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Public policies for the working poor: The earned income tax credit versus minimum wage legislation

  • R. V. Burkhauser
  • K. A. Couch
  • A. J. Glenn

This paper documents the declining relationship between low hourly wages and low household income over the last half-century and how this has reduced the share of minimum wage workers who live in poor households. It then compares recent and prospective increases in the earned income tax credit (EITC) and the minimum wage as methods of increasing the labor earnings of poor workers. Data from the Current Population Survey (CPS) are used to simulate the effects of both programs. Increases in the EITC between 1989 and 1992 delivered a much larger proportion of a given dollar of benefits to the poor than did increases in the minimum wage from $3.35 to $4.25. Scheduled increases in the EITC through 1996 will also do far more for the working poor than raising the minimum wage.

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Paper provided by University of Wisconsin Institute for Research on Poverty in its series Institute for Research on Poverty Discussion Papers with number 1074-95.

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Handle: RePEc:wop:wispod:1074-95
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  1. Katz, L.F. & Krueger, A.B., 1992. "The Effect of the Minimum Wage on the Fast Food Industry," Harvard Institute of Economic Research Working Papers 1584, Harvard - Institute of Economic Research.
  2. David Card & Lawrence Katz & Alan Krueger, 1993. "Comment on David Neumark and William Wascher, 'Employment Effects of Minimum and Subminimum Wages: Panel Data on State Minimum Wage Laws'," Working Papers 695, Princeton University, Department of Economics, Industrial Relations Section..
  3. David Card, 1992. "Using regional variation in wages to measure the effects of the federal minimum wage," Industrial and Labor Relations Review, ILR Review, Cornell University, ILR School, vol. 46(1), pages 22-37, October.
  4. Saul D. Hoffman & Laurence S. Seidman, 1990. "The Earned Income Tax Credit," Books from Upjohn Press, W.E. Upjohn Institute for Employment Research, number eitc, June.
  5. V. Joseph Hotz & John Karl Scholz, 2001. "The Earned Income Tax Credit," NBER Working Papers 8078, National Bureau of Economic Research, Inc.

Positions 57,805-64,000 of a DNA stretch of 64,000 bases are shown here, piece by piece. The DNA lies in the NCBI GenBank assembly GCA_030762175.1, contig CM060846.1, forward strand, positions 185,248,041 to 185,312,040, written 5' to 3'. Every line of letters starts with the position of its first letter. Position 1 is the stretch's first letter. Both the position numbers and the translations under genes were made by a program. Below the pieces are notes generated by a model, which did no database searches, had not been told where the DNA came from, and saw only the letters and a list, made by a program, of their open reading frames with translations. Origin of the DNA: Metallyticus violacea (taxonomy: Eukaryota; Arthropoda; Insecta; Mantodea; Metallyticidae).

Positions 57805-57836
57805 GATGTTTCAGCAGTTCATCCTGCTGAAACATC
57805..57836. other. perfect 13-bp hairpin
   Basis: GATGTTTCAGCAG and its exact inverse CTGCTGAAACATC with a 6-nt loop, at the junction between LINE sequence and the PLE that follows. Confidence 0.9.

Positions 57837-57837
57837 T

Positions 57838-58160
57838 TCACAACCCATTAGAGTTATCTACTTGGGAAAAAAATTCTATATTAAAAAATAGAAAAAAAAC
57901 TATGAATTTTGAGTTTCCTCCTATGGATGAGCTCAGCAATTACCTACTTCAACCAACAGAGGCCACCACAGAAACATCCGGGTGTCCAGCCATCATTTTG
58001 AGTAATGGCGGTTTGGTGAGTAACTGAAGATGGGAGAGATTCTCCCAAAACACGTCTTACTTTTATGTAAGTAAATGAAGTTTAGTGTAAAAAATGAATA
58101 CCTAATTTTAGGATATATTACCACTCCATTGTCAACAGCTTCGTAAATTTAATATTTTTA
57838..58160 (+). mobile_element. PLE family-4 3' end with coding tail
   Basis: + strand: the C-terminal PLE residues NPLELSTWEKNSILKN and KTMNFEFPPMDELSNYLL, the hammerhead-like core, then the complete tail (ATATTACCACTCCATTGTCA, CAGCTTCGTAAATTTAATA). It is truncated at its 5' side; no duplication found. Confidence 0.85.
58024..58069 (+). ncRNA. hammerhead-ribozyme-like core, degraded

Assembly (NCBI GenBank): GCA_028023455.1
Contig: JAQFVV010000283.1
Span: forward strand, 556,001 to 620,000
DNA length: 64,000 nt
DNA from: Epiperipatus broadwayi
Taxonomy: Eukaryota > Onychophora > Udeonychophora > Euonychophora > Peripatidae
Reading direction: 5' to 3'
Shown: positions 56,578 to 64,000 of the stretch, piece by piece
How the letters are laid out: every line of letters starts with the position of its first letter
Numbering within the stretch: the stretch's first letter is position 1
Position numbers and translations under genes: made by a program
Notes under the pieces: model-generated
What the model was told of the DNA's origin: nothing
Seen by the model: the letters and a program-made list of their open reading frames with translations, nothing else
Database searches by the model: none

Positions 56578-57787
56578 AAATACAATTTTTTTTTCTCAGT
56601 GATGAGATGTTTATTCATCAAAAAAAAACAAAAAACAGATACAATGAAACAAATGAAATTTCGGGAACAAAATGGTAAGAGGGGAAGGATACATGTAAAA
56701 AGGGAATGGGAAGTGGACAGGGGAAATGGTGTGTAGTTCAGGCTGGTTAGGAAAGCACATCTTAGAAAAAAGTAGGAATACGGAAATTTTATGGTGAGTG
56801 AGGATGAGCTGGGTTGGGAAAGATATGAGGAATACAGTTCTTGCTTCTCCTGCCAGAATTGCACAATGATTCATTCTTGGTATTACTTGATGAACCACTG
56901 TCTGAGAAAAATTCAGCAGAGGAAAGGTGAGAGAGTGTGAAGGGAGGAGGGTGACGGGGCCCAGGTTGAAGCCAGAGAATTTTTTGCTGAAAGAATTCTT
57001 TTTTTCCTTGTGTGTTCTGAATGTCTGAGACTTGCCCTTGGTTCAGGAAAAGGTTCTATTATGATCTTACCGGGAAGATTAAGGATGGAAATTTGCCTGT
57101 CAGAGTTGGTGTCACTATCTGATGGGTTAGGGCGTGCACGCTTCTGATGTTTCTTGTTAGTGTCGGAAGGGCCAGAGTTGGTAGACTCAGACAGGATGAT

6. David Neumark & William Wascher, 1992. "Employment effects of minimum and subminimum wages: Panel data on state minimum wage laws," Industrial and Labor Relations Review, ILR Review, Cornell University, ILR School, vol. 46(1), pages 55-81, October.
  7. Brown, Charles, 1988. "Minimum Wage Laws: Are They Overrated?," Journal of Economic Perspectives, American Economic Association, vol. 2(3), pages 133-45, Summer.
  8. Ronald G. Ehrenberg, 1992. "New Minimum Wage Research: Symposium Introduction," ILR Review, Cornell University, ILR School, vol. 46(1), pages 3-5, October.
  9. Brown, Charles & Gilroy, Curtis & Kohen, Andrew, 1982. "The Effect of the Minimum Wage on Employment and Unemployment," Journal of Economic Literature, American Economic Association, vol. 20(2), pages 487-528, June.
  10. Mincer, Jacob, 1976. "Unemployment Effects of Minimum Wages," Journal of Political Economy, University of Chicago Press, vol. 84(4), pages S87-104, August.
  11. David Card & Alan B. Krueger, 1993. "Minimum Wages and Employment: A Case Study of the Fast Food Industry in New Jersey and Pennsylvania," NBER Working Papers 4509, National Bureau of Economic Research, Inc.
  12. Edward M. Gramlich, 1976. "Impact of Minimum Wages on Other Wages, Employment, and Family Incomes," Brookings Papers on Economic Activity, Economic Studies Program, The Brookings Institution, vol. 7(2), pages 409-462.
  13. Holtzblatt, Janet & McCubbin, Janet & Gillette, Robert, 1994. "Promoting Work Through the EITC," National Tax Journal, National Tax Association, vol. 47(3), pages 591-607, September.
  14. Browning, Edgar K., 1995. "Effects of the Earned Income Tax Credit on Income and Welfare," National Tax Journal, National Tax Association, vol. 48(1), pages 23-43, March.
  15. Richard V. Burkhauser & T. Aldrich Finegan, 1989. "The minimum wage and the poor: The end of a relationship," Journal of Policy Analysis and Management, John Wiley & Sons, Ltd., vol. 8(1), pages 53-71.
  16. Ronald G. Ehrenberg, 1992. "New minimum wage research: Symposium introduction," Industrial and Labor Relations Review, ILR Review, Cornell University, ILR School, vol. 46(1), pages 3-5, October.
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